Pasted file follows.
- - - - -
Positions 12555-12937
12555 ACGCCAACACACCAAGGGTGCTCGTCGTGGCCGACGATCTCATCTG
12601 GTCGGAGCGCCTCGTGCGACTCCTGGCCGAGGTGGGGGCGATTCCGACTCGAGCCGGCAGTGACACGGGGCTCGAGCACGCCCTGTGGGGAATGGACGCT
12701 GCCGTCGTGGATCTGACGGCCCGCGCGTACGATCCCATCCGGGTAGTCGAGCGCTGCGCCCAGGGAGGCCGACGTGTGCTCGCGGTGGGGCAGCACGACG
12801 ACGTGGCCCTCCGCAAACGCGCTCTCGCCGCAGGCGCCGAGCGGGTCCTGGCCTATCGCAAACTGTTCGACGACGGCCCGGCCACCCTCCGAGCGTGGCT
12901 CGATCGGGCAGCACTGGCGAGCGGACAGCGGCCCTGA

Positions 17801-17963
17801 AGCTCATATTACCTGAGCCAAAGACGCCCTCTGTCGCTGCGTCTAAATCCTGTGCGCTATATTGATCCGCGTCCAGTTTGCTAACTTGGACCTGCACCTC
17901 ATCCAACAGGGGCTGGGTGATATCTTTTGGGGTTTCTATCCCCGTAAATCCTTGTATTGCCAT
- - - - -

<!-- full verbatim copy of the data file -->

Positions 12555-12937
12555 ACGCCAACACACCAAGGGTGCTCGTCGTGGCCGACGATCTCATCTG
12601 GTCGGAGCGCCTCGTGCGACTCCTGGCCGAGGTGGGGGCGATTCCGACTCGAGCCGGCAGTGACACGGGGCTCGAGCACGCCCTGTGGGGAATGGACGCT
12701 GCCGTCGTGGATCTGACGGCCCGCGCGTACGATCCCATCCGGGTAGTCGAGCGCTGCGCCCAGGGAGGCCGACGTGTGCTCGCGGTGGGGCAGCACGACG
12801 ACGTGGCCCTCCGCAAACGCGCTCTCGCCGCAGGCGCCGAGCGGGTCCTGGCCTATCGCAAACTGTTCGACGACGGCCCGGCCACCCTCCGAGCGTGGCT
12901 CGATCGGGCAGCACTGGCGAGCGGACAGCGGCCCTGA

Positions 17801-17963
17801 AGCTCATATTACCTGAGCCAAAGACGCCCTCTGTCGCTGCGTCTAAATCCTGTGCGCTATATTGATCCGCGTCCAGTTTGCTAACTTGGACCTGCACCTC
17901 ATCCAACAGGGGCTGGGTGATATCTTTTGGGGTTTCTATCCCCGTAAATCCTTGTATTGCCAT